A combination of low home prices, interest rates at near-negative levels and climbing home prices and rents means this may be a good time to become Mr. & Mrs. Roper.
After all, there are still a slew of homeowners displaced by a foreclosure, short sale or bankruptcy, who mostly won't be able to get a loan for a number of years due to tight credit market restrictions.
So landlording can be a profitable endeavor, but more in some areas than in others.
RealtyTrac compared the median home prices and the average rent across the country to find the most profitable places to become a landlord.
Click the image to enlarge.
RealtyTrac offers an interactive heat map that shows where median home prices and average rental rates make for good — and not so good — returns on rental properties. Click here to go to their page and use the heat map.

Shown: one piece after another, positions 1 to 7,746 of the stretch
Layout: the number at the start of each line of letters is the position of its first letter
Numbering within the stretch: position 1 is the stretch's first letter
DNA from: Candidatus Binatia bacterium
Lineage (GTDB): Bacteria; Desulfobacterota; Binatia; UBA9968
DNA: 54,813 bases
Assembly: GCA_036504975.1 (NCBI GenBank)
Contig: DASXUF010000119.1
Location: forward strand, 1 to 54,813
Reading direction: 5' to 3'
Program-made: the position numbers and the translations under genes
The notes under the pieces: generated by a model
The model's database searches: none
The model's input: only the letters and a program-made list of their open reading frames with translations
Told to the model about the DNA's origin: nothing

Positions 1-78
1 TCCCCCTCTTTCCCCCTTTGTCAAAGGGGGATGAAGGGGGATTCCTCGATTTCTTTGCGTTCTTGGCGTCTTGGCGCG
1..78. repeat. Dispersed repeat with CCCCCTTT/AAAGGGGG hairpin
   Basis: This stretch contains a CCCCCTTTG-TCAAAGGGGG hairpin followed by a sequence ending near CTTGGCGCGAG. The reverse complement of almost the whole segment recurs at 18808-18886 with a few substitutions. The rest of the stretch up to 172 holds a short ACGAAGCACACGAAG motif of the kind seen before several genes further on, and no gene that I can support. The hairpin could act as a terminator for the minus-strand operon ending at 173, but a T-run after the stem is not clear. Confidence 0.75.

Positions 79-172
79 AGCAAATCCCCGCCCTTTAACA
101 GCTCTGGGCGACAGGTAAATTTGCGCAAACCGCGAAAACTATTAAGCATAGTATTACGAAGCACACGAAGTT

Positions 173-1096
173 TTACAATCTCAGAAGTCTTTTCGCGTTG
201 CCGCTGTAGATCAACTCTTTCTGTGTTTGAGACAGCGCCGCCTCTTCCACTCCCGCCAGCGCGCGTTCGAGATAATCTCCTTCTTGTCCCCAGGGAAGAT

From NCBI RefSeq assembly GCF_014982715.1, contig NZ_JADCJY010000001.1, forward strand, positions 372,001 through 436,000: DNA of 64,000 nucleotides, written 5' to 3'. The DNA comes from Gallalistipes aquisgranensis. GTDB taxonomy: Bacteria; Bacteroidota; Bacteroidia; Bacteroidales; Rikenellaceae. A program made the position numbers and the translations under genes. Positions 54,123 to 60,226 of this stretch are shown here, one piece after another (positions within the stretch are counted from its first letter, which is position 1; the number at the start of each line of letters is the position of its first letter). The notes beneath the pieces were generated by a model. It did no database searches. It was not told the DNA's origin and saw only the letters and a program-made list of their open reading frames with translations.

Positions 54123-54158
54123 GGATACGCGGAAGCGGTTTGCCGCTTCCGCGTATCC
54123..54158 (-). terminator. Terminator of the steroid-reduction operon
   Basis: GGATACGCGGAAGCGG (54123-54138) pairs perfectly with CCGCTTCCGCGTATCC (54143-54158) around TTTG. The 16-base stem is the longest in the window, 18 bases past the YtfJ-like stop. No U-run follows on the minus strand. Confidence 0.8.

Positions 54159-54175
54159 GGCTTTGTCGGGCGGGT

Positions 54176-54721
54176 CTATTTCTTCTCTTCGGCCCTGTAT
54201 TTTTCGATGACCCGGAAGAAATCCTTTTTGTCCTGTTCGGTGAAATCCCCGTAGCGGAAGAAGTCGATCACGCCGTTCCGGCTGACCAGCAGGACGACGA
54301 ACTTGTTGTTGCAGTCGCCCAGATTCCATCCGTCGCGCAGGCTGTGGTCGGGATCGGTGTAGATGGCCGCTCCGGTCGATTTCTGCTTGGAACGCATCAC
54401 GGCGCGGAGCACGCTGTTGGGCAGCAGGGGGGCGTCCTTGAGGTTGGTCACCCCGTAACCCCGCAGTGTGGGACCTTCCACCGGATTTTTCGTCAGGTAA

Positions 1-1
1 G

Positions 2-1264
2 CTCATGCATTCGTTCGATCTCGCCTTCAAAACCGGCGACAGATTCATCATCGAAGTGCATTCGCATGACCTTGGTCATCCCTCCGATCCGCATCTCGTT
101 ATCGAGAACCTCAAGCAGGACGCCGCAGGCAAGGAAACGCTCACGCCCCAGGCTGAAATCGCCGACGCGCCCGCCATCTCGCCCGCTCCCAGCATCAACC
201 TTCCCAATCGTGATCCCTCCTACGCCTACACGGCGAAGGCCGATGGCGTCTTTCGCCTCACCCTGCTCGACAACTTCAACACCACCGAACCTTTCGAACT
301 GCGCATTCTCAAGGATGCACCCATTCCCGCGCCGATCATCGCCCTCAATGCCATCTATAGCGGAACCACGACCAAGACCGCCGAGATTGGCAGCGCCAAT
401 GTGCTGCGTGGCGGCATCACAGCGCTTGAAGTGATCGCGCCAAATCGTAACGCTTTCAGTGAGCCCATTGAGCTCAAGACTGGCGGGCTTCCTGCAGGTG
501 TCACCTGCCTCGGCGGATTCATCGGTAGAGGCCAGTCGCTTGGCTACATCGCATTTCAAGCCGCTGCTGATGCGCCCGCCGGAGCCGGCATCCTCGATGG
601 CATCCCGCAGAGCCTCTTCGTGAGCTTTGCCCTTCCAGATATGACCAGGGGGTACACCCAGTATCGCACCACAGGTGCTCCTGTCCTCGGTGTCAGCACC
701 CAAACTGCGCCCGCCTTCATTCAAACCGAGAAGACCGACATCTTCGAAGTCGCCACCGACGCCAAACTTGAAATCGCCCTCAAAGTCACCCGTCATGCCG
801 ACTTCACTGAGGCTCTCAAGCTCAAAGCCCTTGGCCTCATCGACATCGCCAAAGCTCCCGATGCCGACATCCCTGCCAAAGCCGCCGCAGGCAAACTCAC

(Notably, if you're a renter in one of those areas, you might be better off buying a home there.)
To see the list of the 20 best and 20 worst markets for landlords, click below.
What markets offer the best returns for your investment?
Which ones offer the worst?
Here you go.
Click here to see the best 20 markets for landlords.
Cash-flowing rental properties allow investors to build wealth over the long term in the form of an appreciating asset while also generating monthly income.
Good cash-flowing rentals can be found in many U.S. markets, but rapidly appreciating home prices are making it more difficult.
Click here to see the worst 20 markets for landlords.